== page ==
Bustin’ a Century Year Old Girl Guide Myth

Sarah Lyons 25 Year Pin from Girl Guides

Sarah Lyons' 25 Year Pin from Girl Guides

Recently I was awarded a small, silver-coloured pin. It had some stars in a circle around a large 2 and a 5. And it brought me to tears. It caused me to call both my parents, tweet a picture on Twitter and post it on Facebook. This was a moment 25 years in the making. I had now been a Member of Girl Guides of Canada for two decades plus.

You would think that the immediate reaction I received would have been a “congrats!” And while I did (thanks mom) a lot of feedback went like this:

“What? Wow. Really? You are still in Girl Guides?”

Yes everyone: I am above the age of eight and I proudly am a Member of one of the largest organizations for women in the WORLD. It was natural for me to transition from Ranger to Guider. There was no question in my mind that because I was a university student then a young professional, that just because I didn’t have a child in the organization, that I couldn’t be a leader.

There is just one thing I think you need to be a Girl Guide leader and it doesn’t include having the title of parent: you must have an open mind. You need to be open to not only teaching girls new skills but to learning them yourself.

Never been much of a planner? Here’s a great opportunity to help you with your time management and organizational skills (and they don’t need to be perfect! Say you overlook an aspect of a meeting night – so what! Google ‘running games’ on your Smartphone and you are set!). Want to improve your public speaking? Girls, parents and special guests will need to be addressed all year-long. From running around gyms, taking field trips, camping, and helping girls across our country learn to find their own voice, every level of Girl Guides needs leaders who value being able to have fun while volunteering.

Enough said? No, probably not. If you are trying to recruit a young women to be a leader, passing her this blog post  by a GGC veteran isn’t going to help. “I can’t take her word on it, she never left the system!” This is where my Guiding friend Katie comes in.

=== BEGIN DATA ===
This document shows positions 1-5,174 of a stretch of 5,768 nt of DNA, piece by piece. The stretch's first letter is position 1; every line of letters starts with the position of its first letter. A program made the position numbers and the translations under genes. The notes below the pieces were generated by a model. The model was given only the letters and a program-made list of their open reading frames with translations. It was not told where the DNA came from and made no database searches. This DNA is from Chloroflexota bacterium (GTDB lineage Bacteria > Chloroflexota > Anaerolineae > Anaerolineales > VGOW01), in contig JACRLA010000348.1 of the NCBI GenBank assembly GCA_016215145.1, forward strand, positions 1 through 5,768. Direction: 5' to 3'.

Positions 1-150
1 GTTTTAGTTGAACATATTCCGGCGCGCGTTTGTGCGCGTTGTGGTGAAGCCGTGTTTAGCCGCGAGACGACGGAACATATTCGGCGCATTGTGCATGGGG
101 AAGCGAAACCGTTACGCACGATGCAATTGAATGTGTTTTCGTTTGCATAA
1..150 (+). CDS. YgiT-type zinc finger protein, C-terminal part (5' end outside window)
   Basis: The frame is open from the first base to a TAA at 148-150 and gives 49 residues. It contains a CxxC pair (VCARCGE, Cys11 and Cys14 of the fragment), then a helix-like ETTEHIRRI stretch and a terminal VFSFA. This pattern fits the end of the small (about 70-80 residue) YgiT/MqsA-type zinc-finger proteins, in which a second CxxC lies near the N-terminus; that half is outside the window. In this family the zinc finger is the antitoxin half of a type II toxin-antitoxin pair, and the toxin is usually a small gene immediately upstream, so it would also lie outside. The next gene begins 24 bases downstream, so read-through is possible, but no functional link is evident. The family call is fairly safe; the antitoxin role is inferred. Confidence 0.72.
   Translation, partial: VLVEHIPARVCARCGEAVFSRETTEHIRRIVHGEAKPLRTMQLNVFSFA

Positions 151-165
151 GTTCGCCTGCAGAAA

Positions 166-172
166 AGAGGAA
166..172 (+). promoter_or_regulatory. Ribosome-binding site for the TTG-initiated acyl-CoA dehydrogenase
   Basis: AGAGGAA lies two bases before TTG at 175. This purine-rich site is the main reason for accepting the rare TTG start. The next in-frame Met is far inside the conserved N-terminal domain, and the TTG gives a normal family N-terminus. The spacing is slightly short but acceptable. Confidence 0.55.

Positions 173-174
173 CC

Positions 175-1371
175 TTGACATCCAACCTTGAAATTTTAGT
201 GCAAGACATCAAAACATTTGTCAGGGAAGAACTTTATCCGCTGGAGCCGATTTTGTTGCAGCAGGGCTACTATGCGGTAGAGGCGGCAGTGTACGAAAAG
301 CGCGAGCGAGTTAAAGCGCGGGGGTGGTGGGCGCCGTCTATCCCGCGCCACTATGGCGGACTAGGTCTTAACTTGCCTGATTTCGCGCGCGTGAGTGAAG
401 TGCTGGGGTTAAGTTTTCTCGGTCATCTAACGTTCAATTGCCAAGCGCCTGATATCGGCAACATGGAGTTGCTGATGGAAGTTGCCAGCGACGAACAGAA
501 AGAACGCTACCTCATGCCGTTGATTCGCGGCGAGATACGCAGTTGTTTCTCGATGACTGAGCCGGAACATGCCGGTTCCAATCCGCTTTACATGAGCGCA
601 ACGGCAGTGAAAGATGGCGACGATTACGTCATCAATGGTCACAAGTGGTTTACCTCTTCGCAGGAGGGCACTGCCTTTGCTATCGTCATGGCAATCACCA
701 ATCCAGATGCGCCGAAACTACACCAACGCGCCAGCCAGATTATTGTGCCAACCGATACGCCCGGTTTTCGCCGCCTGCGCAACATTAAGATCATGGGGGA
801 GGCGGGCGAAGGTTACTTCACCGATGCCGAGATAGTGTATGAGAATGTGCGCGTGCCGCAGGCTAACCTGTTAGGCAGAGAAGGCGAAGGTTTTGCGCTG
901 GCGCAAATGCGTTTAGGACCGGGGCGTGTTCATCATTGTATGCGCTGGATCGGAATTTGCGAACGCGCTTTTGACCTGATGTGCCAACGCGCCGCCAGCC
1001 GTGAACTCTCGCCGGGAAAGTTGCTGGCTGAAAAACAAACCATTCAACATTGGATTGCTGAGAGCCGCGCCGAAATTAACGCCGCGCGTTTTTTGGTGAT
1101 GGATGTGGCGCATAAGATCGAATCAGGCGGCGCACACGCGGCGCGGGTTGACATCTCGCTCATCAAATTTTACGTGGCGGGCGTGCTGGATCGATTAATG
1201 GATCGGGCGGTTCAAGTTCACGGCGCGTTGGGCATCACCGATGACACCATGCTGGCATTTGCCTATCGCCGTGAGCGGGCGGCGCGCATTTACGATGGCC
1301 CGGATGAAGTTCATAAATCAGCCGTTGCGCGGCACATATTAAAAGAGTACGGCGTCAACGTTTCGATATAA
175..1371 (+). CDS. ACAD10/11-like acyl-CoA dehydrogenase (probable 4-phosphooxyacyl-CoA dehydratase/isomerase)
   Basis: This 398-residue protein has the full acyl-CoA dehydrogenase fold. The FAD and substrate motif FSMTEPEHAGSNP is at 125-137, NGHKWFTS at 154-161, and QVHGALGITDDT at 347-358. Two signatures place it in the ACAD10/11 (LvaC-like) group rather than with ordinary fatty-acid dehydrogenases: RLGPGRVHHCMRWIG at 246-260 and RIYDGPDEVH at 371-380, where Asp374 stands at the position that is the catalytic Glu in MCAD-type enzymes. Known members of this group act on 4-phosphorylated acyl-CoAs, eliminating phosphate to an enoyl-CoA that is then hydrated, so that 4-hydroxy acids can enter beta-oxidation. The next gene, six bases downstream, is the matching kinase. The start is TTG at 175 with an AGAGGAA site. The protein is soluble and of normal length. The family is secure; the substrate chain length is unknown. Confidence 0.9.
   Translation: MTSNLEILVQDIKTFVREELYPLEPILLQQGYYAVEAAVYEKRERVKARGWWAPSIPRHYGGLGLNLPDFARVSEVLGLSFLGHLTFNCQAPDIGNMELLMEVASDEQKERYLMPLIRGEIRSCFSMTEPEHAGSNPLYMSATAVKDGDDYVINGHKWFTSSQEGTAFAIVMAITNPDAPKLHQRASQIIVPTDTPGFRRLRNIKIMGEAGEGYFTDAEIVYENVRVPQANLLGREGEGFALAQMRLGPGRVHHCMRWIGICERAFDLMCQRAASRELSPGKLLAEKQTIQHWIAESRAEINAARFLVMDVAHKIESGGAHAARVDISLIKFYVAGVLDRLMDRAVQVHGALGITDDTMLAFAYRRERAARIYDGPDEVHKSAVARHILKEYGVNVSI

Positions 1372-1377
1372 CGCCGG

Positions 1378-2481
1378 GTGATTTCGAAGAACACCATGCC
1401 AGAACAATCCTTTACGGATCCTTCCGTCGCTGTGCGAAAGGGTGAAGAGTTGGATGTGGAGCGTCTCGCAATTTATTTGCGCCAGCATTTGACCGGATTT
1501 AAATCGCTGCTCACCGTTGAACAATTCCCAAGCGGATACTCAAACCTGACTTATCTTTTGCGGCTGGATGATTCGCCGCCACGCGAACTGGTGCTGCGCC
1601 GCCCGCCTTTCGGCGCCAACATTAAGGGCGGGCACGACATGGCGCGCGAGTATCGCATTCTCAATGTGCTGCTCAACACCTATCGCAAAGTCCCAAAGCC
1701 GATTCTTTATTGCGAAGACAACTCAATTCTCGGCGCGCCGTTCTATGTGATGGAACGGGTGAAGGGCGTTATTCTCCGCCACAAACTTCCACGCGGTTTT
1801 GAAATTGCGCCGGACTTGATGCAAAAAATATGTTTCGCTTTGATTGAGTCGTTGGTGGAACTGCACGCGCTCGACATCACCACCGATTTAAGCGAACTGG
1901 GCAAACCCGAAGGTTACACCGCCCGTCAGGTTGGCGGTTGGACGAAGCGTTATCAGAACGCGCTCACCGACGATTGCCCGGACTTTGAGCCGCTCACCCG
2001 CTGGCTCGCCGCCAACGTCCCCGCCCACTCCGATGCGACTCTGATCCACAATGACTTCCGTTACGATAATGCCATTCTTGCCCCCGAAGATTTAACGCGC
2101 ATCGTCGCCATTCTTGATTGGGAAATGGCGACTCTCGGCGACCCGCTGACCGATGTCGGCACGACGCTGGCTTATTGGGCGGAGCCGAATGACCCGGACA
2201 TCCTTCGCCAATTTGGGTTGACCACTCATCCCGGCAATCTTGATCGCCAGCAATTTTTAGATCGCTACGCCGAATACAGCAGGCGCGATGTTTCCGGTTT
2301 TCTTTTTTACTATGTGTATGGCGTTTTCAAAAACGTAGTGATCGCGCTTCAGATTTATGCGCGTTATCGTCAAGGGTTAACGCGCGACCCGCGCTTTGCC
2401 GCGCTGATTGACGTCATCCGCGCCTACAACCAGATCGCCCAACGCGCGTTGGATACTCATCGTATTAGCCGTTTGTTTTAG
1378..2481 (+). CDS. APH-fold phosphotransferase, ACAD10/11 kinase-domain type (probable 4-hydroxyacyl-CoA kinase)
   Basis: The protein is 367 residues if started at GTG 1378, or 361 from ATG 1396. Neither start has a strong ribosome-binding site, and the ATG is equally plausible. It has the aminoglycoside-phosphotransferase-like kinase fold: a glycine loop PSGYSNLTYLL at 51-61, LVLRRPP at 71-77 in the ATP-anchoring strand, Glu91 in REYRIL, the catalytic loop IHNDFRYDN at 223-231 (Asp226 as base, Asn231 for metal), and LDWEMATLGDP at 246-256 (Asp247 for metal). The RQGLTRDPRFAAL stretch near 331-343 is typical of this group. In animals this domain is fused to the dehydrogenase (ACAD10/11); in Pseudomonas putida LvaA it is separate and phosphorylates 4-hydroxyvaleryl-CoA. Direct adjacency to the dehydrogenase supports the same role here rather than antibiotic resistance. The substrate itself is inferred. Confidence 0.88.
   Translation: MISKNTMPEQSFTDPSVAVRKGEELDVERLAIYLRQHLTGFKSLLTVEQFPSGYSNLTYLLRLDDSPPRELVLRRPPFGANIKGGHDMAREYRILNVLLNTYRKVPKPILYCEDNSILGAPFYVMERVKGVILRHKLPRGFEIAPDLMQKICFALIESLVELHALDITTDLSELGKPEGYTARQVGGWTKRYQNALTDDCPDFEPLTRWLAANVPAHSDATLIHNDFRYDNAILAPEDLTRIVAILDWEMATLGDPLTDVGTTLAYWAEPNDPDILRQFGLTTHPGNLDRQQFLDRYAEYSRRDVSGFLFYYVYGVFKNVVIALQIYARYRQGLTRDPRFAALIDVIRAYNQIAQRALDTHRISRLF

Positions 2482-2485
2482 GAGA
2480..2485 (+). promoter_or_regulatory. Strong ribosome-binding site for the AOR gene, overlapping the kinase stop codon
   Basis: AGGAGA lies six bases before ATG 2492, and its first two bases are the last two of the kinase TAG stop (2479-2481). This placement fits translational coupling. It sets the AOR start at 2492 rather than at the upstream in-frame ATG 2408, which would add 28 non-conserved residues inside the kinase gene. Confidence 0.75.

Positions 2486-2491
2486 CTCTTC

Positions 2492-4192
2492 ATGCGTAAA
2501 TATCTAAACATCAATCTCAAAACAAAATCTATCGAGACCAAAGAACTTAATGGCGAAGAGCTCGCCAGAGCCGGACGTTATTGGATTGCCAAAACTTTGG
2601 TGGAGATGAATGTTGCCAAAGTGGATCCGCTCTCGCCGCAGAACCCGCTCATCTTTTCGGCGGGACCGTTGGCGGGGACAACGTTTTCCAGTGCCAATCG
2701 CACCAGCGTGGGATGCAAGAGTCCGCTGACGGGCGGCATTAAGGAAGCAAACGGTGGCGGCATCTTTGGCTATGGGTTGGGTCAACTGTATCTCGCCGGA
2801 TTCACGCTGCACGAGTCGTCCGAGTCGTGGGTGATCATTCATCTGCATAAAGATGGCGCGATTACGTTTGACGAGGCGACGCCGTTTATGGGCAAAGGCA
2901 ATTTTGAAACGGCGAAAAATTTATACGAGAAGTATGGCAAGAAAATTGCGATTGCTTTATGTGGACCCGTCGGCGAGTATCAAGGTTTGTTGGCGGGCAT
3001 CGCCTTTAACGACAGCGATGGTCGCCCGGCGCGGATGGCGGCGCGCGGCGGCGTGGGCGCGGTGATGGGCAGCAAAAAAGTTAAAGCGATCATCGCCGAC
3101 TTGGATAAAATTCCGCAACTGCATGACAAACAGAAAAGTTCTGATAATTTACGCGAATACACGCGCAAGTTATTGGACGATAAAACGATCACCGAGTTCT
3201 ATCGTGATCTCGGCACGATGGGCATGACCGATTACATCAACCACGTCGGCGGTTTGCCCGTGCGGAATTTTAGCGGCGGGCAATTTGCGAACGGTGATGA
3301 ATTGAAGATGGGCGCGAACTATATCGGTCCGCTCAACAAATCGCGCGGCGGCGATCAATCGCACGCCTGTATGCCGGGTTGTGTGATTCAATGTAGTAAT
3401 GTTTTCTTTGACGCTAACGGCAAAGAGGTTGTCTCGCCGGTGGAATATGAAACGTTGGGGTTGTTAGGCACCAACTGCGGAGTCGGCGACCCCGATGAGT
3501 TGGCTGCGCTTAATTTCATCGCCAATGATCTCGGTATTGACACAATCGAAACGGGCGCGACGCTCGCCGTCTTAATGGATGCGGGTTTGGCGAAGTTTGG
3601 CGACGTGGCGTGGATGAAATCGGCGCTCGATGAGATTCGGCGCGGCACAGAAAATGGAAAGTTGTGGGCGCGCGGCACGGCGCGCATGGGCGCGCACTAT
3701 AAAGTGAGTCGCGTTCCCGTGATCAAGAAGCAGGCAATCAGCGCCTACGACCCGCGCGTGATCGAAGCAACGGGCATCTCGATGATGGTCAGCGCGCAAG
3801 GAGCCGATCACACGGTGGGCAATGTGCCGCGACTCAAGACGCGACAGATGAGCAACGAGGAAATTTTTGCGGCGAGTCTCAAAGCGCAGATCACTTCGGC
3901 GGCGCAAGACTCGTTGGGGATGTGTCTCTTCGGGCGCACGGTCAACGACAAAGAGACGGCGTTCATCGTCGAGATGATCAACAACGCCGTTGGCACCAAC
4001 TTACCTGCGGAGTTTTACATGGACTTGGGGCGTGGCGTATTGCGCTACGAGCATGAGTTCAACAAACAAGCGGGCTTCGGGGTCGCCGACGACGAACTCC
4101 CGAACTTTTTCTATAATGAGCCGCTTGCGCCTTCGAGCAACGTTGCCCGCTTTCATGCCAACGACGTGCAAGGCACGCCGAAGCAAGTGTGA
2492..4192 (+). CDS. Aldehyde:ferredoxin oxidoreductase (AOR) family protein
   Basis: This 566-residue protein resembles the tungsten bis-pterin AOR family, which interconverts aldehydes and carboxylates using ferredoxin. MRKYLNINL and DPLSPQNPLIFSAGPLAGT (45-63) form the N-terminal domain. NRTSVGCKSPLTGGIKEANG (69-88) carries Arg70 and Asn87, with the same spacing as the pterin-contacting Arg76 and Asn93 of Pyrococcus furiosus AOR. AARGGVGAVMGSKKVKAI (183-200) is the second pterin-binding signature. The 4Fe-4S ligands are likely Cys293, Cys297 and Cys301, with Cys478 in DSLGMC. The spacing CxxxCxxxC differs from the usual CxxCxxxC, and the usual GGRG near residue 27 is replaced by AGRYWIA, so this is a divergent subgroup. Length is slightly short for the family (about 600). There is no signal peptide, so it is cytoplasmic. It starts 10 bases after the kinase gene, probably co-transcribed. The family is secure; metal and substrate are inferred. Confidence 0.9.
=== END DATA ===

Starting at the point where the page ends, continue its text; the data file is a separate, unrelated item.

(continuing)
Two years ago I met Katie when we were both placed on the Guiding Mosaic 2010 Communications Team. Katie had been a girl member, but had left the organization years ago. She was back to volunteer at the camp with Girl Guides, because it was an opportunity to help her gain some experience in Public Relations, the degree she was wrapping up. Katie could have left at the end of camp. Instead, armed with a new title of working professional, she became a Spark leader.

“I jumped at the opportunity to give back again, and plan to continue doing so for a very long time – my Wednesday evening Spark meetings are the best part of my week!”

So that is the figurative and philosophical thing to tell a potential young leader who may never have been a Girl Guide. But maybe you are a “left brained” leader and need less “fluffy writing” and more direct actions to recruit new leaders.

My suggestions:

  • Create a short “job description” outlining the details of the volunteer position you have open (easy way for young women to see the resume benefits if that is what they are looking for)
  • Ask to speak (yourself, your Area Commissioner, etc) at a meeting of the local Women in Business, Junior League, or other group where professional women are. I am a member of such a group and we meet monthly meaning we would more than enjoy a guest speaker!
  • Stop using negative language even if in jest. “One hour a week?!?! That’s a joke!” It’s not that funny to those of us in the organization – and confusing to those outside of it

While I got many shocked responses to the posting of my 25 year pin, I was able to answer and hopefully recruit many other young women to join. Imagine just for a second, if we all posted something on Facebook and opened up a conversation about becoming leaders….

———–

By guest blogger Guider Sarah of Dartmouth, Nova Scotia. Check out her own blog ‘Sarah Smells the Roses‘, as well as her blog posts for Girl Guides of Canada:

This entry was posted in Girls' Guides and tagged , . Bookmark the permalink.

4 Responses to Bustin’ a Century Year Old Girl Guide Myth

  1. Pingback: Minty Turkey Day « Sarah Smells the Roses

  2. Pingback: Permanently, a Girl Guide | GirlGuidesCANBlog

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  4. Diamond says:

    Sarah, you are an awesome writer…I really enjoyed your article Bustin a Century year old guide myth…I’ve been in guiding (girl member/leader/commissioner/prov mentor/ACL…and still leader) for 20 years and still loving it! Thanks for reinforcing the beliefs! Carry on…

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